Differential Treatment Responses with Genotype 2 and 3
Genotypes 2 and 3 have historically been grouped together as easy-to-treat and comparable in response, but studies suggest that patients with genotype 3 may have lower SVR rates and higher relapse rates than those with genotype 2. In a meta-analysis of 12 clinical trials comparing outcomes between genotype 2 and 3 patients after 24 weeks of therapy, the SVR rates were 74% in genotype 2 patients and 68% in genotype 3 patients (pooled odds ratio 1.49, 95% CI 1.23-1.80). This difference, however, was more striking in the subset of patients with high baseline HCV viral levels (greater than 400,000 to 600,000 IU/mL); for those patients with a high baseline HCV RNA level, the SVR rates were 75% in genotype 2 and 58% in genotype 3 patients, which compared with SVR rates of 79% and 75% respectively among those with low baseline viral levels. Among those that attained a rapid virologic response, SVR rates were similar (83 to 86%) between genotype 2 and 3 patients, regardless of duration of therapy (12 to 16 weeks or 24 weeks) or baseline HCV RNA levels. For those patients who did not achieve RVR and received treatment for 24 weeks, the SVR rates were much higher for genotype 2 than 3 (62% versus 46%, respectively). These data suggest that patient with genotype 3 may benefit from a longer duration of therapy, particularly if other poor prognostic factors, such as high baseline viral level and lack of RVR, exist. Nevertheless, further studies are needed before this approach can be routinely recommended.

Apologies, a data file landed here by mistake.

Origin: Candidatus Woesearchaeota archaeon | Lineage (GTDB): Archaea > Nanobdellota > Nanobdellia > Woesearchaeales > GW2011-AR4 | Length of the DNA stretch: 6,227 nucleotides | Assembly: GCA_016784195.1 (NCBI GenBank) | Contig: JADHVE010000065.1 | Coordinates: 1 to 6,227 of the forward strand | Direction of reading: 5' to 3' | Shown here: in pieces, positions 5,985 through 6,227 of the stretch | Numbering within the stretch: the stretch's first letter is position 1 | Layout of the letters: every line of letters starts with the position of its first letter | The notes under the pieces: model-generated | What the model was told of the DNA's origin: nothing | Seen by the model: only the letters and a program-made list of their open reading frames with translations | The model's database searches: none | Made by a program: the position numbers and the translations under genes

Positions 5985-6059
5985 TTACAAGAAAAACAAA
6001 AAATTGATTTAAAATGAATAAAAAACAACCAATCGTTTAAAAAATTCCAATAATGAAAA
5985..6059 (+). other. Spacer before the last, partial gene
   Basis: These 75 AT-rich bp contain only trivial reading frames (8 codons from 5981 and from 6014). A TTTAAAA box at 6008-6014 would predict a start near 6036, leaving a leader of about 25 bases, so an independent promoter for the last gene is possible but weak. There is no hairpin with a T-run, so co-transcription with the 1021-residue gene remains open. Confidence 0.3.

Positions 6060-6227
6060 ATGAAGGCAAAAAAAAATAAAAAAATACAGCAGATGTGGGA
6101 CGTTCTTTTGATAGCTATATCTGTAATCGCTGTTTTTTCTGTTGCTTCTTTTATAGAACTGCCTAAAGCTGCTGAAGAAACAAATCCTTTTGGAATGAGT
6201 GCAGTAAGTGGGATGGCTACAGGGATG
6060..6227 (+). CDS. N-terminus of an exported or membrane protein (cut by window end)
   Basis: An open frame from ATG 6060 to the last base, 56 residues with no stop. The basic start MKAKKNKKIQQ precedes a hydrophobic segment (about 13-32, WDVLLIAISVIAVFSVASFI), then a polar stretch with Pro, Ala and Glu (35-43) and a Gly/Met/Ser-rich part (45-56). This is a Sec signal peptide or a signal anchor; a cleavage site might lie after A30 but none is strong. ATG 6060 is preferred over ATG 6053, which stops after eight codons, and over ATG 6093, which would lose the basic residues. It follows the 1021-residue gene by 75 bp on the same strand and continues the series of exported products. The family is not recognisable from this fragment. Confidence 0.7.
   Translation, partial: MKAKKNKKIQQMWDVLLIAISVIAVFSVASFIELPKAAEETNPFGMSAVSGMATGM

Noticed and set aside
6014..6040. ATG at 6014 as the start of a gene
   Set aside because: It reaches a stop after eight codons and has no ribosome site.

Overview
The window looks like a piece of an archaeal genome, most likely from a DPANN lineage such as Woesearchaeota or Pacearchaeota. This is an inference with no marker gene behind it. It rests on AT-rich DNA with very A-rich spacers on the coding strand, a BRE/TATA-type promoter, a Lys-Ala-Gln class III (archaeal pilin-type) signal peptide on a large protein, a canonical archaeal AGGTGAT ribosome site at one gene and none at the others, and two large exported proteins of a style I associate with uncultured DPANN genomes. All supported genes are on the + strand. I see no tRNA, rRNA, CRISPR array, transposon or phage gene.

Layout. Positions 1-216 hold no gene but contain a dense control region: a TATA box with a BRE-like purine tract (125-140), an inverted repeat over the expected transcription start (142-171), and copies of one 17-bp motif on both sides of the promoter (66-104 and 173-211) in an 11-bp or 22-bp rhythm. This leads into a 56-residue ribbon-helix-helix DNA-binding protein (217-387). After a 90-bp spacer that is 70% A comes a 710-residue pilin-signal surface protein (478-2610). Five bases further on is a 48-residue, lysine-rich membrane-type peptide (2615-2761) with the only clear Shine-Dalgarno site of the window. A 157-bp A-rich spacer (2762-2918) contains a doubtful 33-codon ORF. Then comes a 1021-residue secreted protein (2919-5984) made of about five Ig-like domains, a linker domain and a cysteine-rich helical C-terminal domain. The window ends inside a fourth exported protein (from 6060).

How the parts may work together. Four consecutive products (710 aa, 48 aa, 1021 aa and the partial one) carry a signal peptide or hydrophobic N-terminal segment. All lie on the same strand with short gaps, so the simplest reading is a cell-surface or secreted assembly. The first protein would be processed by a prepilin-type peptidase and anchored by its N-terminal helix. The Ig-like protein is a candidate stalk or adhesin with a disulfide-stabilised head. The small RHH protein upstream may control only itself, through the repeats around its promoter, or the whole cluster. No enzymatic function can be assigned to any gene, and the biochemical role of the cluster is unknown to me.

Investigators have discovered that a single nucleotide polymorphism (SNP) upstream from the IL28B gene is associated with both spontaneous clearance of HCV infection as well as sustained virologic response to combination treatment of chronic HCV genotype 1 infection. This has led to the identification of a subset of patients with genotype 1 HCV infection (those with the IL28B CC genotype) who have higher SVR rates with interferon-based therapy (compared to those with the IL28B CT or TT alleles). In contrast, the association between the IL28B polymorphism and SVR does not appear to be a consistent finding for patients with genotype 2 or 3 infection; the influence of this genetic variation on SVR appears to be more attenuated in this population. A more recent study noted that the IL28B CC genotype was an independent predictor of SVR primarily in patients with genotype 2 or 3 infection who did not achieve an RVR. Further data may help clarify how these predictors of SVR can be used to individualize HCV therapy in patients with genotype 2 or 3. At present, we do not recommend obtaining IL28b testing for patients with genotype 2 or 3 infection until further research elucidates its role in individualized therapy.